Fall 2016 graduate courses
MNS 481C Marine Ecosystem Dynamics
Profs. Ken Dunton and Ed Buskey. M,W 9-10:30am, F 9-10am, Video-linked to Austin in FNT 1.104. Interactions between organisms and the physical processes that regulate productivity and distribution of marine life in oceanic and coastal ecosystems.
MNS 482C Marine Biogeochemistry
Drs. Zhanfei Liu and Amber Hardison. M,W 10:30-noon, F 10-11am, Video-linked to Austin in FNT 1.104. Study of chemical, biological, geological, and physical processes that influence cycling of bioactive elements in marine waters and sediments.
MNS 193 Principles of Marine Science: Fisheries Oceanography
Dr. Bryan Black, T 9-10am. Influences of climate forcing and human activity on fish populations and marine ecosystems.
MNS 193 Principles of Marine Science: Biogeography of Marine Microbes
Dr. Deana Erdner. T 10-11am. This course will explore microbial biogeography, from the scale of the population to the community. We will consider the processes that lead to spatial structure in marine microbes, including both prokaryotes and eukaryotes, in the plankton and sediments.
MNS 193 Principles of Marine Science: Reproductive Physiology of Fish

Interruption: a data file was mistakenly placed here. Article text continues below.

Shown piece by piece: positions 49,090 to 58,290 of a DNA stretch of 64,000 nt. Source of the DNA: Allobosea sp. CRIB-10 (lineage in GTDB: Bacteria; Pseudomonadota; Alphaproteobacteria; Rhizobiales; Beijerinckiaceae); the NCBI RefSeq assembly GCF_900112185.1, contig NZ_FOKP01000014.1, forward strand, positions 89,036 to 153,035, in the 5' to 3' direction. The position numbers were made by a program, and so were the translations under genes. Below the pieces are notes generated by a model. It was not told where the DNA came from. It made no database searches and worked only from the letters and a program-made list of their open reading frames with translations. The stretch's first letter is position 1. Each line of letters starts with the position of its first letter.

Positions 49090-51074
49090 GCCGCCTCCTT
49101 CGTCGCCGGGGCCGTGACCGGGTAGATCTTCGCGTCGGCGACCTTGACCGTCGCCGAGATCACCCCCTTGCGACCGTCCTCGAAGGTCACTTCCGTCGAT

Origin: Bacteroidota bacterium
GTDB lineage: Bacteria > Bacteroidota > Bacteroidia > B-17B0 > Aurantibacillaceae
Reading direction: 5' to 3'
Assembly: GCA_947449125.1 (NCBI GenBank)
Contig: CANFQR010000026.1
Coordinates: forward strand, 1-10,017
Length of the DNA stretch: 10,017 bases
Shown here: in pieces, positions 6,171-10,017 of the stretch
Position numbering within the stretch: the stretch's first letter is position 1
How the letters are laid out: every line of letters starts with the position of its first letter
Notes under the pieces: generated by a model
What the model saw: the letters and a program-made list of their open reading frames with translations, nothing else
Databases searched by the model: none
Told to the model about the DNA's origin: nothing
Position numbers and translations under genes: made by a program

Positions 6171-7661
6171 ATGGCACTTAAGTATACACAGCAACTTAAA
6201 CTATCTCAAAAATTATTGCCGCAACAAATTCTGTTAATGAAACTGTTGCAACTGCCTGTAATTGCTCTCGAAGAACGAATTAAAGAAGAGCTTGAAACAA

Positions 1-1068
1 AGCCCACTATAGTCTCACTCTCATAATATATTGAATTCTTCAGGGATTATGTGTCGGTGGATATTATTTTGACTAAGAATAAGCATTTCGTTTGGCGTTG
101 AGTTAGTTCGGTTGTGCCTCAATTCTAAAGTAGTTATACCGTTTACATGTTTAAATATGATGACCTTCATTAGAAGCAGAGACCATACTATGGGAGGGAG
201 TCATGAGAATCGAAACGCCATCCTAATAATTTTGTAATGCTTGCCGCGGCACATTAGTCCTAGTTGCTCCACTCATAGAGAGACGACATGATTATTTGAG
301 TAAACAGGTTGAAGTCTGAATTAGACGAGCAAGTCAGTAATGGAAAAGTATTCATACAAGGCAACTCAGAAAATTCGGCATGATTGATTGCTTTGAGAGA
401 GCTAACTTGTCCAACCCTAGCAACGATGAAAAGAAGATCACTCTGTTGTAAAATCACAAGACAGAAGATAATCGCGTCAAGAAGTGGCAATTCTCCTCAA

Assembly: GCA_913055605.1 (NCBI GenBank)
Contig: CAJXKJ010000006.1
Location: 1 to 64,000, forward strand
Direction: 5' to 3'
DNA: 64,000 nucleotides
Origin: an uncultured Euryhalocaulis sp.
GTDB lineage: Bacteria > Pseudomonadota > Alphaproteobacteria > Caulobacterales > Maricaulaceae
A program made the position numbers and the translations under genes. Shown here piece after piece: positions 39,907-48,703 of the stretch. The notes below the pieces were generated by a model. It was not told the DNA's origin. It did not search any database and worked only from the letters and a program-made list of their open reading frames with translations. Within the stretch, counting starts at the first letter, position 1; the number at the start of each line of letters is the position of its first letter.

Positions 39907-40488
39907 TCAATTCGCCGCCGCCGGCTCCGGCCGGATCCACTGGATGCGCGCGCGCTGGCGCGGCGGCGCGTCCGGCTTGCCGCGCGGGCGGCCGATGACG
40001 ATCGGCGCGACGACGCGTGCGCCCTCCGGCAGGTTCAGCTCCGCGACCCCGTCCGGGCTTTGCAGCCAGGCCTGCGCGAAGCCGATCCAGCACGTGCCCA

Dr. Peter Thomas. T 11am-noon. Environmental and endocrine control of reproduction in teleost fishes including the role of hypothalamus/pituitary/gonadal axis, neuroendocrine pathways, genomic and nongenomic steroid actions, ovarian cycle, and gamete physiology.
Spring 2017 graduate courses
MNS 483C Adaptations to the Marine Environment
Drs. Lee Fuiman and Peter Thomas, MW 2:00-4:00pm. The physiological basis for organismal and population-level responses to marine environments.
MNS 393 Topic 11 Topics in Marine Science: Coastal Watersheds
Drs. Jim McClelland and Melinda Taylor, TTh 10:30am-12:00pm. Video-linked to Austin. Students located in Austin should register for unique #53855 in JON 5.202. Students in Port Aransas register for unique #53860 in ERC video classroom. Covers water use, land use and land cover change, and climate change as they relate to biological, physical, and geochemical processes in watersheds. Includes the impact of changing watershed export on coastal ocean ecosystems. Emphasizes case studies on different regions of the United States.
MNS 382 Principles of Marine Science: Marine Phytoplankton Diversity
Dr. Deana Erdner; T 9-10:30am lecture, T 1-4pm lab. The taxonomy of the major phytoplankton groups, their physiology, and their role in marine ecosystems.
MNS 382 Principles of Marine Science: Principles of Marine Botany - Mexico
Laboratory hour(s) to be arranged. Designed to accommodate 35 or fewer students. Restricted enrollment; contact the department for permission to register for this class. May be repeated for credit when the topics vary. Prerequisite: Graduate standing. Concurrent enrollment required in NSC 109. Faculty-led Abroad Program. Class meets May 19-June 6. Taught in Akumal, Mexico. Students must consult with department as travel and orientation dates may be in addition to these dates.
MNS 193 10-Topics in Marine Science: Zooplankton Ecology